Precious Oysters

The Chesapeake Bay's bounty has diminished, but on the Eastern Shore chefs and diners still love the local bivalve.

February 04, 2004|By Ellen Uzelac | Ellen Uzelac,SPECIAL TO THE SUN

There's good news and bad news for oyster fans this year. The bad news: The harvest, sadly, is shaping up as the worst in state history. The good news? Marylanders can still find their beloved Chesapeake Bay aursters on the menu and at the market - if they hunt hard for them.

The best pickings, not surprisingly, are probably on the Eastern Shore, where local landmarks like Harris Crab House on Kent Island and Harrison's Chesapeake House on Tilghman Island - both known for their over-the-top Friday night oyster buffets - are getting their oysters right off the boat.

"You have to have oysters that are fresh. That means a lot. Ours come from the Choptank River just half a mile from our establishment," says restaurant owner Buddy Harrison, whose grandparents opened Chesapeake House in 1899. "There's nothing better than a Maryland oyster. There's just no comparison."

Marylanders have had a thing for oysters for generations. After all, this is a state that has had oyster police, oyster wars, even an oyster navy. As Whitey Schmidt, author of the recently published The Chesapeake Bay Oyster Cookbook (Marian Hartnett Press, 2003, $29.95), puts it: "Here in Chesapeake country, the oyster is not so much a menu item as it is a legitimate subculture all its own. Bivalves are in our blood."

So what makes Chesapeake Bay oysters such standouts? Well, they're puffy, meaty, just a little bit salty and they have a smooth aftertaste. By comparison, says Harrison, "You try those West Coast and Gulf Coast oysters and it's bite and chew, bite and chew. Those oysters, it's like eating beef."

The oyster season starts in September and ends in April - all the months that have an R. This time of year, the Chesapeake region's chefs are giving oysters full play on their menus.

At the Kennedyville Inn, which bills itself as "centrally located in the middle of nowhere" just north of Chestertown, chef Kevin McKinney is known locally for his oyster fritters, a surprise every time you eat one because he varies the ingredients.

"I've gotten to the point that when the season comes around, I don't even pull the recipe anymore," says McKinney, who has been fooling with the fritter for 15 years. "I'll use spinach or corn or what I feel goes with the good taste of the oyster. We did it with celery leaves for a little while. Now, I'm doing one with scallions and spring onions." The real key to this fritter's success, according to McKinney, is the lemon-butter sauce that goes with it.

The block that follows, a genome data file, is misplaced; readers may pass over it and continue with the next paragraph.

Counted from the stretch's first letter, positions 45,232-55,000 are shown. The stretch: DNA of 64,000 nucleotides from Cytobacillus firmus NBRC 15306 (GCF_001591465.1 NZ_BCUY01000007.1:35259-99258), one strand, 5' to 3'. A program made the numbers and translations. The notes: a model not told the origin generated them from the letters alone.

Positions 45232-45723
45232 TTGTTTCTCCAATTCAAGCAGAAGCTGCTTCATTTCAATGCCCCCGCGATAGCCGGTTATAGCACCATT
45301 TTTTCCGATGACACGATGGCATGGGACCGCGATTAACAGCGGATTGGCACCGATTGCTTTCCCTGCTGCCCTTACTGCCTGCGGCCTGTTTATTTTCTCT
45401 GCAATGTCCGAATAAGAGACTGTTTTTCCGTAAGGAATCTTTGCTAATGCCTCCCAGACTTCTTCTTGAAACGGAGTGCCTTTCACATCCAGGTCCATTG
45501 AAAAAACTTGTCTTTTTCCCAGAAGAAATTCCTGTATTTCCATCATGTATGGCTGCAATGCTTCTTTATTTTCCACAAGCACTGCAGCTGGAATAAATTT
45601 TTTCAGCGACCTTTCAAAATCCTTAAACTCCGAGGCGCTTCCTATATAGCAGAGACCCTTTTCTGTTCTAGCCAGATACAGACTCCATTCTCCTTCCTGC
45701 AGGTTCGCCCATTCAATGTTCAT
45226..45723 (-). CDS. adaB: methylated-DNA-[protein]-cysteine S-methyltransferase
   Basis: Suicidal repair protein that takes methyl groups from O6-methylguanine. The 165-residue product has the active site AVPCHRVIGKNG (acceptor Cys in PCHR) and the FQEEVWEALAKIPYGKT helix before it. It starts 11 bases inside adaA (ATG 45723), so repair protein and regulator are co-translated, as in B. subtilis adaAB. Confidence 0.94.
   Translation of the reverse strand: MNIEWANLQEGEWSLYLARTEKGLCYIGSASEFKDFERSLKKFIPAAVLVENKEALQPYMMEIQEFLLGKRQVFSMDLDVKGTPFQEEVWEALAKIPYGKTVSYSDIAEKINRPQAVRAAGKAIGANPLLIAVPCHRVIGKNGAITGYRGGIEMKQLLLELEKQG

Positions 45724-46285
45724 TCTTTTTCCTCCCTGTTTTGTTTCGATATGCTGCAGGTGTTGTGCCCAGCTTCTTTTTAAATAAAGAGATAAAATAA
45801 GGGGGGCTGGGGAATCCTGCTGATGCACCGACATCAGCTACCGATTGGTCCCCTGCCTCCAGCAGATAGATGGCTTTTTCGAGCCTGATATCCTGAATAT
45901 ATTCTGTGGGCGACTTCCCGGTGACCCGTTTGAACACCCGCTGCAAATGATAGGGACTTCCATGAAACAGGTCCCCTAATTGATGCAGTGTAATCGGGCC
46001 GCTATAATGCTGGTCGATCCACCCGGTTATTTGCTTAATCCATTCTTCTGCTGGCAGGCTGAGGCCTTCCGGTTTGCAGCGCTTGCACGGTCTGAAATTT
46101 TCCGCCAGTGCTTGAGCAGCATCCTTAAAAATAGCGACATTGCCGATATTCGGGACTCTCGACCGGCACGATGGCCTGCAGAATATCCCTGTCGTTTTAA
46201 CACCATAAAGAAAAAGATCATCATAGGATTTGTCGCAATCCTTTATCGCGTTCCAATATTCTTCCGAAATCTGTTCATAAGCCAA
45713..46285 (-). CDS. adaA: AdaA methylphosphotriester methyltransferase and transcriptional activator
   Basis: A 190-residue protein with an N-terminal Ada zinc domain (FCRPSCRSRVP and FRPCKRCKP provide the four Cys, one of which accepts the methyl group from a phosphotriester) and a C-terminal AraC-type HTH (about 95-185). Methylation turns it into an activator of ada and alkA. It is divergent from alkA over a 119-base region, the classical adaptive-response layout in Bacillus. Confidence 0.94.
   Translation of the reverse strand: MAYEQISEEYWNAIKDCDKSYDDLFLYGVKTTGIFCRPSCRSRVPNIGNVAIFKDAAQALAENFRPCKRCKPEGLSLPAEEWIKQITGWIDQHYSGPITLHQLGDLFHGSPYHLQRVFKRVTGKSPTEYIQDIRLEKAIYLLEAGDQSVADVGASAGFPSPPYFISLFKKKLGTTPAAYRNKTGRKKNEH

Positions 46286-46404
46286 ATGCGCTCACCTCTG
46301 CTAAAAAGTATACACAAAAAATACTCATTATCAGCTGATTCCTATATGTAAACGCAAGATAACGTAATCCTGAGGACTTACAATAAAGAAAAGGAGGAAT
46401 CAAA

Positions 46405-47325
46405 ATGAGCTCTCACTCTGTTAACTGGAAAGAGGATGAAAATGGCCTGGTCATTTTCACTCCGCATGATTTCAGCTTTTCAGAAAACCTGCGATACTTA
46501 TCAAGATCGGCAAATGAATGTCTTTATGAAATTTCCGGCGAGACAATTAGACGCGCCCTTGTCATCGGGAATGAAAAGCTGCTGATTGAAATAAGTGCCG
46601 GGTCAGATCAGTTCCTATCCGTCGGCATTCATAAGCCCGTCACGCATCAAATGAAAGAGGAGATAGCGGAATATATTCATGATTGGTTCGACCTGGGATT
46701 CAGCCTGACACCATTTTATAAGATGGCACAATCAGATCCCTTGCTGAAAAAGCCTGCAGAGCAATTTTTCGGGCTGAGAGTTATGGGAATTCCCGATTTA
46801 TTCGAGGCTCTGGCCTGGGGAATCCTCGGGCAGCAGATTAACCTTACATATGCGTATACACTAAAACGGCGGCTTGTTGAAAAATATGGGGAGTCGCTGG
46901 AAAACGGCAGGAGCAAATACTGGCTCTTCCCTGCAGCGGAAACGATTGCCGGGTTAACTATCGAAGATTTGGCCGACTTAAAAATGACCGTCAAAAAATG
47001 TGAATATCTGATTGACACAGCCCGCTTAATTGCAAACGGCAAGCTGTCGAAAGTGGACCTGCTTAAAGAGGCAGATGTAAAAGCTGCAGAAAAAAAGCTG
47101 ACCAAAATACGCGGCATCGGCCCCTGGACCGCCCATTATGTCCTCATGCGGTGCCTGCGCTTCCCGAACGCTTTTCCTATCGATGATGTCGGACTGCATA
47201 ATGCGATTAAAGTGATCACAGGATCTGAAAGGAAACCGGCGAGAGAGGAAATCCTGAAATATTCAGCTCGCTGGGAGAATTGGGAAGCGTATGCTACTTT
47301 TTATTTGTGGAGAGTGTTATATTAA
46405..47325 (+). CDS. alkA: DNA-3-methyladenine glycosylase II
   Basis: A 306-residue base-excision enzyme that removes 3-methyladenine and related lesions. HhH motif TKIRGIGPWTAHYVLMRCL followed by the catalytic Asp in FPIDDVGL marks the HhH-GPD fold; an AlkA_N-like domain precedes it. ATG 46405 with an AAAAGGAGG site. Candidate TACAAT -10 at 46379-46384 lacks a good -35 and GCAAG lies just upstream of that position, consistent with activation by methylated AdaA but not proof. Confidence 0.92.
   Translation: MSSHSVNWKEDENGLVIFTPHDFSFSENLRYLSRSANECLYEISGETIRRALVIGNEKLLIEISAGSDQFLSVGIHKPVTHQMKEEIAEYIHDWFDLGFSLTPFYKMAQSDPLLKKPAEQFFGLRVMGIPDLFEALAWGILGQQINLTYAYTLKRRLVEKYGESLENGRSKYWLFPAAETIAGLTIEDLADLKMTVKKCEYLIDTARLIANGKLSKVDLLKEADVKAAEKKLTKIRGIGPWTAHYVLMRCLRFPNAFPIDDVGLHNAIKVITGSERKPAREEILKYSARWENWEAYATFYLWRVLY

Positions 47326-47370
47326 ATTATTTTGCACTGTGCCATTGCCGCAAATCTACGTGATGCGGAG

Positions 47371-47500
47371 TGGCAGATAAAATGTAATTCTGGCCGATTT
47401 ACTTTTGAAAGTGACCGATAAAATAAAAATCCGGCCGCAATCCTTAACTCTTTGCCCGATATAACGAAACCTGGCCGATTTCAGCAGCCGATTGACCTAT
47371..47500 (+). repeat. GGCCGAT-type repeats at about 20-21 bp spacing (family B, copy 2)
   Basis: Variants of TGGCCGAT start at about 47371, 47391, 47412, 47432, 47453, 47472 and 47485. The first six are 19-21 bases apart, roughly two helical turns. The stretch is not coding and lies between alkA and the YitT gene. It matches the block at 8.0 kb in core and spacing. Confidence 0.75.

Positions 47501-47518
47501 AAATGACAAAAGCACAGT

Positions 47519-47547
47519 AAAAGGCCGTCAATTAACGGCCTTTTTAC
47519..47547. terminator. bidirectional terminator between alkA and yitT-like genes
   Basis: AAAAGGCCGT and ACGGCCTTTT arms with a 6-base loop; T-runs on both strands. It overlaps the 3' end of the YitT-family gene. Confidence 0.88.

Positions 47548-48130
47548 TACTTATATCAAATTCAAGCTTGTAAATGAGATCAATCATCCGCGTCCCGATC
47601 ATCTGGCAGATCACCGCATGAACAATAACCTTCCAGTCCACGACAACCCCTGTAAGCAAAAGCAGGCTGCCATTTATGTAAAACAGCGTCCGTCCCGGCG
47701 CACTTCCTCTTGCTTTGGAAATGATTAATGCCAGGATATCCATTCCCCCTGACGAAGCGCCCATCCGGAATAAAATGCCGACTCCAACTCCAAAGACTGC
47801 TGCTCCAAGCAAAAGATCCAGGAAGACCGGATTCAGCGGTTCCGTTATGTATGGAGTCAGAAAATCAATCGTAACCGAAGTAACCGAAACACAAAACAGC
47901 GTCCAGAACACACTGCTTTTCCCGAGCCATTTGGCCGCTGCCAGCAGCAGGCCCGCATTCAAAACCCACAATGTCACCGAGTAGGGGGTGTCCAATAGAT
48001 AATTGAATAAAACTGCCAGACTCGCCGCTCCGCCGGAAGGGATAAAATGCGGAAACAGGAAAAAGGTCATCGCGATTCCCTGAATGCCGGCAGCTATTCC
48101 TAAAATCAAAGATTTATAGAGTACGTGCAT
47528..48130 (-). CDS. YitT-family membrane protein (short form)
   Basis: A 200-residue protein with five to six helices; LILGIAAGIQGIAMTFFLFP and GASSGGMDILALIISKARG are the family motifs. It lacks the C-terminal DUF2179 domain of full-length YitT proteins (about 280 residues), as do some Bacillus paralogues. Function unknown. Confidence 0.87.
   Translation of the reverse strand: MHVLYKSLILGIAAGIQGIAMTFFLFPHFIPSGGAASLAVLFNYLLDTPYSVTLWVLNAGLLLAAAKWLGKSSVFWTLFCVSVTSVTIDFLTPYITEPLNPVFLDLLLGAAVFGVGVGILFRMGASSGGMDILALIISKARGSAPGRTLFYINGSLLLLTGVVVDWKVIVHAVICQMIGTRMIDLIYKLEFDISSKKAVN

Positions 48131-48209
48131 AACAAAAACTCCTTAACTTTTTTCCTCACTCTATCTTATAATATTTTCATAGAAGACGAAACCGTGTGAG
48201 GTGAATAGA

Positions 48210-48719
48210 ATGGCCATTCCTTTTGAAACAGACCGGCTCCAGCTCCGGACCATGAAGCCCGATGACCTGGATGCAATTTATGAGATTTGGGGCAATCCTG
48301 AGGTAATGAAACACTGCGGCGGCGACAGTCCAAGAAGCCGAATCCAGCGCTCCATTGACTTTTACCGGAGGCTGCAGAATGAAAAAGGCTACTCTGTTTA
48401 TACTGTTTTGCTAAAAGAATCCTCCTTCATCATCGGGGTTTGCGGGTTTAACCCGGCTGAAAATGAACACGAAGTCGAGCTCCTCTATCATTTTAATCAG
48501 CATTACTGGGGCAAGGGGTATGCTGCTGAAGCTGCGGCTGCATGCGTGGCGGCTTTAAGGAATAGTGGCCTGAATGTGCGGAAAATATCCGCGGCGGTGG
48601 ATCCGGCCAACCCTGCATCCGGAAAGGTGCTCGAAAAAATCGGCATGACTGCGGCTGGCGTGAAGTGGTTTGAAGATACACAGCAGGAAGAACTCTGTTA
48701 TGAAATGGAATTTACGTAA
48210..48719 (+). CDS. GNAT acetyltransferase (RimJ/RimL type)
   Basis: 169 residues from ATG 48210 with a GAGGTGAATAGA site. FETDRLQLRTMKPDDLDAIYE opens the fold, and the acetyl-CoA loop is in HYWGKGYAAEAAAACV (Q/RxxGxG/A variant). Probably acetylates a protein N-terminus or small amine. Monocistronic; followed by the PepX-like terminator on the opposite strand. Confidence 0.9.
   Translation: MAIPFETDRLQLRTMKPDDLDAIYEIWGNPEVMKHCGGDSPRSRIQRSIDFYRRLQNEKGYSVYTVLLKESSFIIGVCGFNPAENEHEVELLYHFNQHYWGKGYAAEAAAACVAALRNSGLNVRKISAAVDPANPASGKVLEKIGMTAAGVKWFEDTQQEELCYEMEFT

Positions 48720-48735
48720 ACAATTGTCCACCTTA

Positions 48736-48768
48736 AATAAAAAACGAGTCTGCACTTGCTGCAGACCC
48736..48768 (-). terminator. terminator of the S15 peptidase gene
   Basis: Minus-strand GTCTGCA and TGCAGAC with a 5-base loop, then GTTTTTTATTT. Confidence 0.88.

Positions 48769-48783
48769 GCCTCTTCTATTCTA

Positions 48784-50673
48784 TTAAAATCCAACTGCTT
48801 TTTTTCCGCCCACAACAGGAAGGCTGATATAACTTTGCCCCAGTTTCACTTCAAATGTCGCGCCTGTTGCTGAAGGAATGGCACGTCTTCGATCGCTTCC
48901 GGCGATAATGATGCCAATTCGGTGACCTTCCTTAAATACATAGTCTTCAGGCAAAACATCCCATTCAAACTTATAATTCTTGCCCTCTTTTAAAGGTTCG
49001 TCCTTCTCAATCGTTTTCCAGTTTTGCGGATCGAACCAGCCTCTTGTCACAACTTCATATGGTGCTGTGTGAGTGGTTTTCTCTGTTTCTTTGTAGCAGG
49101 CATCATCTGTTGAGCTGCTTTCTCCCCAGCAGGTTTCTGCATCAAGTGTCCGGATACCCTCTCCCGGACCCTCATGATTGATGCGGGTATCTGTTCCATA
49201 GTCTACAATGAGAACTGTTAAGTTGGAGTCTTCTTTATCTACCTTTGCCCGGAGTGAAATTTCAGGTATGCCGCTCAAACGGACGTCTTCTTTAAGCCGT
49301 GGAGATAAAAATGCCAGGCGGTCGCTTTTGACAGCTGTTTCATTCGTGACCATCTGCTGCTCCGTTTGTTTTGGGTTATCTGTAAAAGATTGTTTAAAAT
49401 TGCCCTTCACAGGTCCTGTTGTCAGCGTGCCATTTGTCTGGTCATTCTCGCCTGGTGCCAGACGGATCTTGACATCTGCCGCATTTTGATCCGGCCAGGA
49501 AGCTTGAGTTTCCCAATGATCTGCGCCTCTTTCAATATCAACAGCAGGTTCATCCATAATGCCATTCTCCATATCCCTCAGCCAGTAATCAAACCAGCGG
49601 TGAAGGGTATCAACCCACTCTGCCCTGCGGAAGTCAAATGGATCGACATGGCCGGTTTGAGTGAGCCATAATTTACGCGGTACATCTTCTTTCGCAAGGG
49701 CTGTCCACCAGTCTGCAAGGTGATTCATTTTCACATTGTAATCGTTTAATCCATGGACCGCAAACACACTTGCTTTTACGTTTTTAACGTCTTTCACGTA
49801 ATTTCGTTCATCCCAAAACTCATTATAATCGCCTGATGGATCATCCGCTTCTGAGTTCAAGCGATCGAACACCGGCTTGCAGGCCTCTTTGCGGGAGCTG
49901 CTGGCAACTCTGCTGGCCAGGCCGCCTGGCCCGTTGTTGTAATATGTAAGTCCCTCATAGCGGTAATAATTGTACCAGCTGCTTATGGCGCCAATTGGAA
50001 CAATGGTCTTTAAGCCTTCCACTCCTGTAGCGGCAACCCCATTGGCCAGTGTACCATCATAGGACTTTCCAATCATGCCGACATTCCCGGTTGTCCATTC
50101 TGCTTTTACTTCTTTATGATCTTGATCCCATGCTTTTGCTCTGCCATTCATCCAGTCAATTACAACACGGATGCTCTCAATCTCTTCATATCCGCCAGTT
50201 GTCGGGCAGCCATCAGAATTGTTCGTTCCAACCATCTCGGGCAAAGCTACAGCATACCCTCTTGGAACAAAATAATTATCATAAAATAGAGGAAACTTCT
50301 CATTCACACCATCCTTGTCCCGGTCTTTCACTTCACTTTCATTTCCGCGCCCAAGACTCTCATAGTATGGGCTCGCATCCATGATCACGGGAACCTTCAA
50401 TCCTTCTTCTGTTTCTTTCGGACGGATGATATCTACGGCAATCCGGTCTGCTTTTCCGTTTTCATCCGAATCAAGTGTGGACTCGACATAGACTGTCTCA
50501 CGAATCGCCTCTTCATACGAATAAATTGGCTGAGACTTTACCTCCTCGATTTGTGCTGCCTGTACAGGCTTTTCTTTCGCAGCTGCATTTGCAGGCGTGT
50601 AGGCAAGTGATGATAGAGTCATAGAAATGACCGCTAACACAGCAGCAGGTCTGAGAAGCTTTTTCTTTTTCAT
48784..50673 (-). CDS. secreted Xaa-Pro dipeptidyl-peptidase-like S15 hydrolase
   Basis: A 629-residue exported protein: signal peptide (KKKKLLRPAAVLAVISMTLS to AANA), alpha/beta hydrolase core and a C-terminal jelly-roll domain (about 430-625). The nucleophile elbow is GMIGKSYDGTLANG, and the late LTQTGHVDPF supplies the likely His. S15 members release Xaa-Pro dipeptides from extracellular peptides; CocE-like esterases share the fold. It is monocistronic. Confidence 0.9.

On the middle shore at the popular Suicide Bridge Restaurant in Secretary, diners will find oysters from the lower Chesapeake Bay in dishes like the combination plate, just $15. It includes oysters on the half shell with barbecue sauce; steamed oysters; fried oysters; oyster stew; and oysters casino, which are topped with herbs, butter, cheese and bacon and served on the half shell. "This is local tradition," says Bill Tyndall, a manager of the waterfront restaurant. "It's something everybody looks forward to."

There is perhaps no better introduction to the Chesapeake Bay oyster than the buffet. One Friday night recently, Breck Stringer, a watercolorist from Lewes, Del., showed up at 5 o'clock sharp to sample the buffet at Harrison's Chesapeake House. His visit is a dining excursion Stringer makes religiously three times every oyster season.

The oysters, shucked a few doors away on Thursdays and Fridays, are served nine ways - raw on the half shell; in a fritter; on the half shell with crab, bacon and white sauce; in a stew; in a stuffing; and scalloped, sauted, fried and "creoled."

"We're Chesapeake Bay people. Some of the best oysters in the world are right here," says Stringer, who likes them raw best. Even so, he ate only 18 the other night, down from his usual two dozen. ("I was a little off my feed," he said later. "I wanted to try everything else.")

Stringer has his own way of enjoying oysters on the half shell. "Just squeeze on a little bit a lemon, a dab of cocktail sauce, then slosh it around," he says. "And swallow it." With oysters, it seems, there is an eating style. Schmidt, whose cookbook has 210 recipes tested at his kitchen in Crisfield, prefers this method for enjoying the raw oyster: "First, they got to be ice-cold. I don't mind hitting it with a dash of Tabasco and half a squeeze of lemon. Then you slurp, and that doesn't mean just opening the throat and letting it go down, oh no. You've got to chomp it twice. That releases all the salt and the oyster liquor."

As for cooking oysters, even the professionals admit it's a challenge. "They're easily overcooked. It takes a little extra something to handle them and get them just right," according to McKinney. "They're delicate to handle, and, overcooked, they just shrivel up into oyster bullets."

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